Restoring consumer confidence in air travel — Travel insurance

Adiel Mambara:Aviation expert

WITH the declaration of a pandemic, caused by the spread of the Covid-19 disease, the world is experiencing the biggest lockdown in recent times.

A pandemic is classified in the literature as one of the five major categories of disasters, next to political events, natural disasters, financial events, and manmade events, and the travel and tourism sector have suffered the hardest thus far from the series of epidemics like avian flu, swine flu, pandemics and now Covid-19. The global health pandemic is raising awareness about the need for travellers to take out travel insurance before they travel.

The World Travel and Tourism Council (WTTC) released new normal guidelines for travel insurance aimed at rebuilding consumer confidence. In a statement, WTTC emphasised that insurance is a vital part of the travel and tourism experience as it provides peace of mind and risk mitigation to consumers, suppliers, and organisations across the sector.

Research has shown that travel insurance is taken by a large proportion of international travelers, but that a third of all travel claims made are not fully accepted by the insurance providers. In Australia for example, the Australian Financial Complaints Authority received more than 4 700 complaints related to Covid-19 since the World Health Organisation declared it a pandemic in March 2020, and more than 1 500 are connected to travel insurance and likely to include policyholders who have been denied premium refunds.

When Covid-19 hit, travel insurance did not help many travelers recover the cost of their cancelled trips. What, then, were they paying for? Through the travel insurance broker InsureMyTrip.com, Suzanne Tow of New York City paid US$270 to cover a US$5 000 trip in May 2020 to Yosemite National Park. When the tour was cancelled, Tow filed a claim with her insurer and discovered, like so many other travellers, that travel insurance does not cover cancellations because of a pandemic.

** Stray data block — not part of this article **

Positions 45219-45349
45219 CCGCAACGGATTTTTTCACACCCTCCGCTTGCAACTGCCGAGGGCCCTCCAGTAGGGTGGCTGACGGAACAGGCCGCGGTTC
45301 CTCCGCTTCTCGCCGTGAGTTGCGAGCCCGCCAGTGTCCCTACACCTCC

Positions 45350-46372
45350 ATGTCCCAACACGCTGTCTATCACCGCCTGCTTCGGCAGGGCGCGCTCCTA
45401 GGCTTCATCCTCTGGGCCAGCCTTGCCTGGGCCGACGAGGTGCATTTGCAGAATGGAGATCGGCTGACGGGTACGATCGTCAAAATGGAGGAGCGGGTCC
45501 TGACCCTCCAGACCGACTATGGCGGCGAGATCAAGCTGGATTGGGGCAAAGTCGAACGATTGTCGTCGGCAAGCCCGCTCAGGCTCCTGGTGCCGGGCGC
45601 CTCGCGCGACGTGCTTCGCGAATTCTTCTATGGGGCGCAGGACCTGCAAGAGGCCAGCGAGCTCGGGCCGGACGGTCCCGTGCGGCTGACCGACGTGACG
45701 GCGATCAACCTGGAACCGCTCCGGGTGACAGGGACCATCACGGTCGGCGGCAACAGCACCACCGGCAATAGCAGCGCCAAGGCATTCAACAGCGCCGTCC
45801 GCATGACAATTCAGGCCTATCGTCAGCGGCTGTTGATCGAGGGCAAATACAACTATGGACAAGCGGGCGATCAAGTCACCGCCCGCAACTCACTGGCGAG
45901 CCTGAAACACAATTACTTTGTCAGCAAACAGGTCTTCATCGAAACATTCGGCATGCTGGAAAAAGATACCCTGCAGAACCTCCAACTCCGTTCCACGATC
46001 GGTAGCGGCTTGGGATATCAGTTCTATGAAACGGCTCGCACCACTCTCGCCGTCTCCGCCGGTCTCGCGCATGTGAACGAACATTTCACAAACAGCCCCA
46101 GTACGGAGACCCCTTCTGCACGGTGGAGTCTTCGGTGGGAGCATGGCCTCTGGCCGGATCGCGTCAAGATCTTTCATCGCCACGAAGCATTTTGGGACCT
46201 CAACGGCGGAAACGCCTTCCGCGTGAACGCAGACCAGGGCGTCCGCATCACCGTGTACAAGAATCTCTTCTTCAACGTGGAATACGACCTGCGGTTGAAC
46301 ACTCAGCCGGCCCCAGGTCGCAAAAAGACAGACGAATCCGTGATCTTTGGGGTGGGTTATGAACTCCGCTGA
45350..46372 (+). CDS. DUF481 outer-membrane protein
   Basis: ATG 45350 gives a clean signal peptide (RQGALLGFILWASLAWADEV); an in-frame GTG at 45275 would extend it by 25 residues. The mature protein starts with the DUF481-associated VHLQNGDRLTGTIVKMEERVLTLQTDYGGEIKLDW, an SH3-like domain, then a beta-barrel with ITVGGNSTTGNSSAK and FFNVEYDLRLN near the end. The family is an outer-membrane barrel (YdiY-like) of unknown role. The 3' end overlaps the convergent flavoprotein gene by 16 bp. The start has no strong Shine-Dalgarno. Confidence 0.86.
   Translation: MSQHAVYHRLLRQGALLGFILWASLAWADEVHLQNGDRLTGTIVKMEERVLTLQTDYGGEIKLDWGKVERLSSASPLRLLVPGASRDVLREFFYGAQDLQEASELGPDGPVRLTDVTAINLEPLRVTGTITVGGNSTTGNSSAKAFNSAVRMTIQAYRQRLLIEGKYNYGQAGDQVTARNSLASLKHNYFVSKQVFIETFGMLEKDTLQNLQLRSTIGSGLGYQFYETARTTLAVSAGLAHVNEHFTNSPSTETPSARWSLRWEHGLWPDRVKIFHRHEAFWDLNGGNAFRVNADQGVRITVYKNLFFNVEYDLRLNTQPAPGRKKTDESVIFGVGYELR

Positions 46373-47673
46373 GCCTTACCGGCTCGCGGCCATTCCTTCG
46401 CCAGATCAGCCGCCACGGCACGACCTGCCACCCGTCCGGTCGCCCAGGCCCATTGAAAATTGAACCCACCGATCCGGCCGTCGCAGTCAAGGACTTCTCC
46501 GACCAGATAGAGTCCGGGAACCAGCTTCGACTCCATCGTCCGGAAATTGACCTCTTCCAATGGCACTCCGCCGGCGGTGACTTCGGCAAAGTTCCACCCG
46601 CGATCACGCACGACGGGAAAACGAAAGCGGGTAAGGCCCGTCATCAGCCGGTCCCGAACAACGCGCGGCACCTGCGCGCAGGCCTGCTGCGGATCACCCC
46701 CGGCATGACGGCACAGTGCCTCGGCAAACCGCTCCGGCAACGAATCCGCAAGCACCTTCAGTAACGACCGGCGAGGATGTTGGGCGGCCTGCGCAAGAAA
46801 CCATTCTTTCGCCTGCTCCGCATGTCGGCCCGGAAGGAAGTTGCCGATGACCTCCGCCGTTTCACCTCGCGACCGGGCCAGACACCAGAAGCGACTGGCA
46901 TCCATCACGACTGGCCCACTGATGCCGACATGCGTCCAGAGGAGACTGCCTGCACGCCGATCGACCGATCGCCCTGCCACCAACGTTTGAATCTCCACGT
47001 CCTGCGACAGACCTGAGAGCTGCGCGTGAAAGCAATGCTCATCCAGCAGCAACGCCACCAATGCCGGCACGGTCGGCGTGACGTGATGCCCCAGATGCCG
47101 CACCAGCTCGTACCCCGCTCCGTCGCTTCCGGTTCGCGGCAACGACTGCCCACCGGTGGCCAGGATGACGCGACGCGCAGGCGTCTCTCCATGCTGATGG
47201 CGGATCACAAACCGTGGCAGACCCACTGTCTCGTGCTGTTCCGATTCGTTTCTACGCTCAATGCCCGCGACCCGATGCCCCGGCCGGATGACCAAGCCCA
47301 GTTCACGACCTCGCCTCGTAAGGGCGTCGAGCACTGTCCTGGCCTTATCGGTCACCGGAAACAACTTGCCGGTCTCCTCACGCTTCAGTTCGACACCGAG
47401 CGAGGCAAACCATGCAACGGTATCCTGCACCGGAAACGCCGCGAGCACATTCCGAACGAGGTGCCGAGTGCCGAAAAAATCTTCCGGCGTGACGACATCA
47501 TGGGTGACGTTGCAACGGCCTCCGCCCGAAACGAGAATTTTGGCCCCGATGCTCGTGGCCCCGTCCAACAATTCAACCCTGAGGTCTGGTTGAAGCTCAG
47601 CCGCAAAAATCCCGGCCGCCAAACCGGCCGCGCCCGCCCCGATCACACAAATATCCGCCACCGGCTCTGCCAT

This combination of findings provides some support for the conceptual premise that Covid-19 is impacting the insurance industry in multiple ways — from employees and business continuity issues to client service considerations to the financial outlook. Insurers are responding to the widening Covid-19 outbreak on multiple fronts — as claims payers, employers, and capital managers. Each has its own distinct challenges, not just for the insurance industry, but for the economy and society at large.

Some insurers stopped covering Covid-19 once it was declared a ‘known or foreseen event,’ a few did not. A ‘known’ or ‘forseen’ event means there are limited, if any, benefits available relating to the outbreak. These findings provide important insights into the role of each insurers risk management team post Covid.

They should assess how quickly and effectively they were able to respond. They should also determine any additional steps that may need to be taken to adapt their organisations and make them more resilient if faced with future pandemic events that help restore consumer confidence.